clock menu more-arrow no yes mobile

Filed under:

DeShawn Shead and Dion Jordan are eligible to return to practice

NFL: NFC Wild Card-Detroit Lions at Seattle Seahawks
spring, back in step, after a lousy fall
Steven Bisig-USA TODAY Sports

Now onto Week 7 of the NFL season, two Seattle Seahawks who have been anticipating a return for a long time may actually get their wish: A deliverance from the Physically Unable to Perform (PUP) and Non-Football Injury (NFI) lists to Seattle’s 53-man roster.

Cornerback DeShawn Shead, who we last saw on the field in the playoffs in Atlanta going down to a non-contact ACL injury, is eligible to return to practice October 16; same for free agent defensive end Dion Jordan, who underwent knee surgery over the summer.

Players on PUP and NFI are barred from practicing with the team or playing (obviously) but can do conditioning work with team trainers in the meantime. In the next three weeks, the Seahawks will have to decide whether to activate Shead and/or Jordan. Should they decline to add either player to the active roster by the end of Week 9, he will be placed on injured reserve and lost for the season.

Shead, 29, has spent parts of five seasons with Seattle; the undrafted free agent took over the Seahawks’ left CB starting role in 2016, and logged an interception, a forced fumble, 12 passes defensed, and 56 tackles.

Jordan, 27, hasn’t appeared in an NFL game since December 28, 2014. In his 26 career games, he has three sacks.

Pete Carroll on Shead, October 9:

“He’s just a couple of weeks now. He’s been looking at this Giants game and the week after that. I know he has a couple of weeks before he can get back out, but he’s in full push mode. He’s trying to get it done. As soon as they let him back out, he’s coming.”

Then, Carroll on Jordan:

“He is still a couple weeks away from us, I think, getting him back out there. But he is in full conditioning mode right now. He is in football conditioning mode with the trainers and the strength and conditioning staff. He is pushing it. We will see how far he can go and how fast he can go. We will just keep our fingers crossed for him. It has been a long haul for him and we are really pulling for him.”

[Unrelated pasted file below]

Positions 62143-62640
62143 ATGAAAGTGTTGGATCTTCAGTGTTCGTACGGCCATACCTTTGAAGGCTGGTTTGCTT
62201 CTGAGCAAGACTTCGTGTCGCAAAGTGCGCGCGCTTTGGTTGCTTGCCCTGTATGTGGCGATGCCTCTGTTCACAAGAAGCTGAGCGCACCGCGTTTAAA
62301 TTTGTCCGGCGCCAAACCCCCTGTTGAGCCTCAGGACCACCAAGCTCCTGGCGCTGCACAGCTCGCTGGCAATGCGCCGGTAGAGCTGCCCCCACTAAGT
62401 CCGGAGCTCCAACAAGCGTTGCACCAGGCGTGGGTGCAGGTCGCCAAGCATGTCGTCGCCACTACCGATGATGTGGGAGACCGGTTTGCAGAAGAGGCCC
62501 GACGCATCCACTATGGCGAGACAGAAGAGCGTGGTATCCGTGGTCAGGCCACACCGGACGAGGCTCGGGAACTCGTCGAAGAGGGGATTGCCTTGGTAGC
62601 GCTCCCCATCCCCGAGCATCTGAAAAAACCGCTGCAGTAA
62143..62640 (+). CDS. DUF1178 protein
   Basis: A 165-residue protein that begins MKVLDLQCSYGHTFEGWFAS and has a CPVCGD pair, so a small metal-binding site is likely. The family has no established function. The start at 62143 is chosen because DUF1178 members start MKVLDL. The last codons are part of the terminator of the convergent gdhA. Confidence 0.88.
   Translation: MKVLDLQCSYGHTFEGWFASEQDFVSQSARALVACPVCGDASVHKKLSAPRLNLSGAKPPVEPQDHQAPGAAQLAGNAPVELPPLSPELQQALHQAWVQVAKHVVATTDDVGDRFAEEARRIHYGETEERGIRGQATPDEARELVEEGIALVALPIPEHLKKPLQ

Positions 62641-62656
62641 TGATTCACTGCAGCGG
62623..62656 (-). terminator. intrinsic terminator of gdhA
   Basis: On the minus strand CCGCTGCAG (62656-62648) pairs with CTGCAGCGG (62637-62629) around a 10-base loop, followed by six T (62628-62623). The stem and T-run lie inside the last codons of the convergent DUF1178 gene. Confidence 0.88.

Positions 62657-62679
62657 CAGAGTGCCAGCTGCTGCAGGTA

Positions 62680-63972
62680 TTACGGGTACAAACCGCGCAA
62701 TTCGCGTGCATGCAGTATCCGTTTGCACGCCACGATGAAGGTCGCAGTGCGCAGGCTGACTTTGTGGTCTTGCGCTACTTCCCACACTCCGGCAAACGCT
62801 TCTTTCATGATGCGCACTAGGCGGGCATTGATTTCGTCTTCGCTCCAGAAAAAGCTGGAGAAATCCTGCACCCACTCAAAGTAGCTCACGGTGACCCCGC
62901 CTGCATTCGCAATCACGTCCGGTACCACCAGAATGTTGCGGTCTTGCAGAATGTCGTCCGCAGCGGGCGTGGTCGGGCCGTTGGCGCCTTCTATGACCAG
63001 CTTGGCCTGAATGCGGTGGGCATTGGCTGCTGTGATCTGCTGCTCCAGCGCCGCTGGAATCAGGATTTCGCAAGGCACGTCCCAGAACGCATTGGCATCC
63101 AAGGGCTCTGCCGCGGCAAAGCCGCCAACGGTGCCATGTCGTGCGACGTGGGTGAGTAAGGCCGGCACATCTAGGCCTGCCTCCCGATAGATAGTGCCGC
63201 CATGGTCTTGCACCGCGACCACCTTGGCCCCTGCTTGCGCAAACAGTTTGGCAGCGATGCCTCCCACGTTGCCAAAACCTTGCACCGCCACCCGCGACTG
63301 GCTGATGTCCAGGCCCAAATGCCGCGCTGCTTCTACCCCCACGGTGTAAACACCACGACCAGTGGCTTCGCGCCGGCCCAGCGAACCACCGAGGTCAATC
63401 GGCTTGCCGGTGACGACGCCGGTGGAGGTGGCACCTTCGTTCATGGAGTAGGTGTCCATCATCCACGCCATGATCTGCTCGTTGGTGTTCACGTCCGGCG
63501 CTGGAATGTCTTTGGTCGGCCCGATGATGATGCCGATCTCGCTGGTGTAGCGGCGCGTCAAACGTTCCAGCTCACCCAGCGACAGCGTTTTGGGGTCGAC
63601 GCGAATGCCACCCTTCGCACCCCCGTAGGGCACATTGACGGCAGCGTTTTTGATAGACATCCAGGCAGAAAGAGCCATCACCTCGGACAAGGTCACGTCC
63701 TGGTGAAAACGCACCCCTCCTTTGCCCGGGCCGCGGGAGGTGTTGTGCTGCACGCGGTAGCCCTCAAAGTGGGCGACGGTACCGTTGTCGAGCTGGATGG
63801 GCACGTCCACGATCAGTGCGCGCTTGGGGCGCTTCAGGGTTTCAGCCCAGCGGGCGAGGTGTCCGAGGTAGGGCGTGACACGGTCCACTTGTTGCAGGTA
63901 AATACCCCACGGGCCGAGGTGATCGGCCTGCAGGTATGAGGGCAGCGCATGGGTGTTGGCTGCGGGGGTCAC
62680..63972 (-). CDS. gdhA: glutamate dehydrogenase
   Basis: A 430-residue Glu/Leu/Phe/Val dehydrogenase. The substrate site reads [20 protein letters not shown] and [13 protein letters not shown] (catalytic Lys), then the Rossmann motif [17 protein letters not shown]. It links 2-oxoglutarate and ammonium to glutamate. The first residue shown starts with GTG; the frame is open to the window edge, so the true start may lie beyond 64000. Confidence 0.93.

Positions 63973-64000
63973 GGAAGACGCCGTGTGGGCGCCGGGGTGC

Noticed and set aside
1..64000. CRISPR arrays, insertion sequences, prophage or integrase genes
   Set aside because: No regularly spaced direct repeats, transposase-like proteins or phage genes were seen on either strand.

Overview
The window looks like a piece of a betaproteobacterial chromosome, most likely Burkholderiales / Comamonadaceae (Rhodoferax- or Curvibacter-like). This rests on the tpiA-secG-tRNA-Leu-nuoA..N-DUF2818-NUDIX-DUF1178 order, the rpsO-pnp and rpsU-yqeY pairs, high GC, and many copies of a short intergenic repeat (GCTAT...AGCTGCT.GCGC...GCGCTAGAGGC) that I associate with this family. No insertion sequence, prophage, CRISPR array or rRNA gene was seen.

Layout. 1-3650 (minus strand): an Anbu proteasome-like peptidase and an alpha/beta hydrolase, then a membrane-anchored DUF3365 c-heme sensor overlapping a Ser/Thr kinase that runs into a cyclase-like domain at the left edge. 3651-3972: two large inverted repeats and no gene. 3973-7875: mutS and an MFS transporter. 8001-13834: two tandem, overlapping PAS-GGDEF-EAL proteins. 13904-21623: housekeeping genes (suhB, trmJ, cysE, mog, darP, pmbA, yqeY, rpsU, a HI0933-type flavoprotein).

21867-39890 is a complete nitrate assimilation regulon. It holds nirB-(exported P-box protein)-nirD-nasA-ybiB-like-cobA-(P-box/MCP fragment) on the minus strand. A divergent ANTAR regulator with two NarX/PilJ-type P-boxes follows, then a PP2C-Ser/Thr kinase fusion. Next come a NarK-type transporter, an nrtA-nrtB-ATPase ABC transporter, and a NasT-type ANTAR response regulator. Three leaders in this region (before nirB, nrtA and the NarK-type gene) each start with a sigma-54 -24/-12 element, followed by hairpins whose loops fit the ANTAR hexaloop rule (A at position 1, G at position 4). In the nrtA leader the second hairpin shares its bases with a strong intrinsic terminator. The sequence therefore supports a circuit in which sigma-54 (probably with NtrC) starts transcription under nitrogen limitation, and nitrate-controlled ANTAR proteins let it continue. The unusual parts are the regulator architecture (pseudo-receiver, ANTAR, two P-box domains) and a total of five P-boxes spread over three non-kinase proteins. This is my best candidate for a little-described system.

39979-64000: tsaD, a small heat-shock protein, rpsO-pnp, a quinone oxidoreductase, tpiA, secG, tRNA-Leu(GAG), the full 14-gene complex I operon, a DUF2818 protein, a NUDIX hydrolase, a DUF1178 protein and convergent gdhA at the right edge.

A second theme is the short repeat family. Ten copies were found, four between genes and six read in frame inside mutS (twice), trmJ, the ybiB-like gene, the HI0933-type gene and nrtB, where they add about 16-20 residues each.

Shead’s imminent return will have observers wondering where on the defense he fits exactly. With rookie Shaquill Griffin, veteran Jeremy Lane and last-minute pickup Justin Coleman all sharing time at two CB spots, are there many snaps for Shead?

Maybe. It’s a long, brutal season, bodies break down, inevitably. And while Coleman has a pick-six to his name, through four games, the non-Richard Sherman defensive backs have shown some statistical shortcomings.

The third overall pick in 2013 out of Oregon, Jordan washed out with the Dolphins because of three violations of the league’s substance abuse policy; he then failed a physical with Miami in March of this year. The Seahawks signed Jordan on April 11.

It’s hard to say how close to “football shape” Jordan is — it’s a fool’s errand to even guess. But with Cliff Avril out (neck) and Michael Bennett dealing with a plantar fascia ligament injury in his right foot, there figure to be eventual pass-rushing opportunities for another Carroll reclamation project, especially a once-highly-touted edge rusher.

The Seahawks have probably had about an average amount of injuries this year, if not been a bit lucky. Consider the fortunes of the Green Bay Packers, New York Giants, or Houston Texans right about now. In fact, they could be getting one key starter back and some depth at line that may or may not work out, but is definitely needed.